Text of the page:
DOE | Stanford | SLAC | SSRL | LCLS | AD | PPA | Photon Science | PULSE | SIMES
MEC Home | Overview | Specifications | Schematic | Components | XRD Platform | Laser Characteristics | Standard Configurations | Publications | MEC Data Analysis | VISAR Analysis | User Resources
The LCLS beam with its high peak brightness, short pulse duration, and tunable X-ray photon energy provides revolutionary capabilities to study the transient behavior of matter in extreme conditions. The particular strength of the Matter in Extreme Conditions (MEC) instrument is to combine the unique LCLS beam with high power optical laser beams, and a suite of dedicated diagnostics tailored for this field of science (including an X-ray Thomson scattering spectrometer, an XUV spectrometer, a Fourier domain interferometer, and a VISAR system). While the large vacuum target chamber makes the endstation very versatile, it has been designed to service key scientific areas including Warm Dense Matter physics, high pressure studies, shock physics, and high energy density physics.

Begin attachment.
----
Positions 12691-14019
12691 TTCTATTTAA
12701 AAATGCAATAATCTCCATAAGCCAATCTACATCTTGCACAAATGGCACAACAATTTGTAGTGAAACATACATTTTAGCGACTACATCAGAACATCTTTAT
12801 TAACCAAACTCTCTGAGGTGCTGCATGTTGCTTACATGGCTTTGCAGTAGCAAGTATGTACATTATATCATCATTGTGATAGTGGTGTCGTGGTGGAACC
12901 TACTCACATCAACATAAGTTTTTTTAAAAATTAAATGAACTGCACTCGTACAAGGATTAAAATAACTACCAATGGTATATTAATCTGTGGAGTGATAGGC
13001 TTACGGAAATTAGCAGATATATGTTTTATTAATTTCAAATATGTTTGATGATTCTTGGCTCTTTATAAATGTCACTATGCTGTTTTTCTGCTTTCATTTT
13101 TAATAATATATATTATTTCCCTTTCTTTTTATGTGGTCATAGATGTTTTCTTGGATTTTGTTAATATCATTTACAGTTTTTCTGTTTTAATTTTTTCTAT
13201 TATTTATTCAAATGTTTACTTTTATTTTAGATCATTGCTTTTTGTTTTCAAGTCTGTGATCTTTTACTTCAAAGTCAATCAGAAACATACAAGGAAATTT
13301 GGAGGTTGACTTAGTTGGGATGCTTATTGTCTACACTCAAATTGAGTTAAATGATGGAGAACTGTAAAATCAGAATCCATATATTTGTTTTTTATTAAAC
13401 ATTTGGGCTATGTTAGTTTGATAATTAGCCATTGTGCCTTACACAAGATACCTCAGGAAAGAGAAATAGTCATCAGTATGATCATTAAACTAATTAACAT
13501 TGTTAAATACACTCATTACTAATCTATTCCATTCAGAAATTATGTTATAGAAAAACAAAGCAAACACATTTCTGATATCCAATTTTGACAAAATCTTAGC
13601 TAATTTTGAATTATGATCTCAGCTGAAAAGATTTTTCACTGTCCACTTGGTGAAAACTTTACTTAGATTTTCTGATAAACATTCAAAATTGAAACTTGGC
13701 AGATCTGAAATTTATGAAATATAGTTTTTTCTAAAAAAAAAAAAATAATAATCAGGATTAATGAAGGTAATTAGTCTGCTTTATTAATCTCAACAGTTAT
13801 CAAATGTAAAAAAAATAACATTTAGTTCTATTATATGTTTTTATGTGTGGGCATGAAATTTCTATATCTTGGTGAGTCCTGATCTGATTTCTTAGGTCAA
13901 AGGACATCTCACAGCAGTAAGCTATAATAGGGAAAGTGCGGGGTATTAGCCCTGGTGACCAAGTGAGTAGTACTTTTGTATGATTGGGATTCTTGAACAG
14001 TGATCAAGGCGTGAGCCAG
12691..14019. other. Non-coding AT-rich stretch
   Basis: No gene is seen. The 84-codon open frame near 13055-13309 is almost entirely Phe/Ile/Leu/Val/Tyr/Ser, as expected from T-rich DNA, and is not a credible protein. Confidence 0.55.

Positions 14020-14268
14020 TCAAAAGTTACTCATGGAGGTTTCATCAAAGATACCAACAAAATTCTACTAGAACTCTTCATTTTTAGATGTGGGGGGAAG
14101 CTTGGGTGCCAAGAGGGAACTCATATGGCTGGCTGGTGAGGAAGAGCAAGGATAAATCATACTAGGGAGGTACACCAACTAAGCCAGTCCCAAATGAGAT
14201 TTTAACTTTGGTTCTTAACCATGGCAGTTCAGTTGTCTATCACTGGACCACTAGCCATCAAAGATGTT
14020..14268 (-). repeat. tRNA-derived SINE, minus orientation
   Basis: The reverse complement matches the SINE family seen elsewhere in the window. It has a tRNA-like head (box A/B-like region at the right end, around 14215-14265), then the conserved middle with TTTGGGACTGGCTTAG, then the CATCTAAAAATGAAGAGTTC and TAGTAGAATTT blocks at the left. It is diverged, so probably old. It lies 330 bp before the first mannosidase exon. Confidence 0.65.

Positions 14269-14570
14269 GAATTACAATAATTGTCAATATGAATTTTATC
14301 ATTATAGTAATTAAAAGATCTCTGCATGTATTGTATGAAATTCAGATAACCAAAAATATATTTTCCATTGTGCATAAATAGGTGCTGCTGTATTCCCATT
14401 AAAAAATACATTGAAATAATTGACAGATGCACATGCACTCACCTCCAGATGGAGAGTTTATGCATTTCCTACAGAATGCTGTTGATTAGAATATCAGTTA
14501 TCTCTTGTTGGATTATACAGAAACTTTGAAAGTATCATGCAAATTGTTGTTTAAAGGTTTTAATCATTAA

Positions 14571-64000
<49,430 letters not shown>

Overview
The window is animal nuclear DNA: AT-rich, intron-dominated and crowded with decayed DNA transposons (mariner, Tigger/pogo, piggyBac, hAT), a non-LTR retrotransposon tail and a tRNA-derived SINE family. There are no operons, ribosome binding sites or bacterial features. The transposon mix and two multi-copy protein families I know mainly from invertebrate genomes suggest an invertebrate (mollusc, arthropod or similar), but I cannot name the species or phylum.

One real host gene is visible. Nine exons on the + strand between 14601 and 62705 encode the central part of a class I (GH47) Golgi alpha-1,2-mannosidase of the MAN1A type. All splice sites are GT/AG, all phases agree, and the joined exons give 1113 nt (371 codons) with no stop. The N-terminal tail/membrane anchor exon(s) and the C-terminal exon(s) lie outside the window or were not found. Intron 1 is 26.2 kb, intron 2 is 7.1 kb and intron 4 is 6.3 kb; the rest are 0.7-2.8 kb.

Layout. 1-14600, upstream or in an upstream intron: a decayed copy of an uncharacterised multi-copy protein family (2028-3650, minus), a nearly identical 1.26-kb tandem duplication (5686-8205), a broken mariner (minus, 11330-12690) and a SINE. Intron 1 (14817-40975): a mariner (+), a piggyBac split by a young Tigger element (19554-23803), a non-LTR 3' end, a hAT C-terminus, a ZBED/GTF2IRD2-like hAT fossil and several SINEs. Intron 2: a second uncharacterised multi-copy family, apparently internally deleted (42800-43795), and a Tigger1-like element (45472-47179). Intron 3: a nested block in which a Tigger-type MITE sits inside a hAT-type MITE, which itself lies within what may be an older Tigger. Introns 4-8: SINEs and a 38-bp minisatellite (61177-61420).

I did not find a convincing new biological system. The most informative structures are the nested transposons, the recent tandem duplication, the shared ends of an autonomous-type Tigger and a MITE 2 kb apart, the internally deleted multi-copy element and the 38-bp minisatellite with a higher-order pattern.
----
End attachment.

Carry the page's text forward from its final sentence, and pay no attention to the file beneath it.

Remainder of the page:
SLAC National Accelerator Laboratory, Menlo Park, CA
Operated by Stanford University for the U.S. Dept. of Energy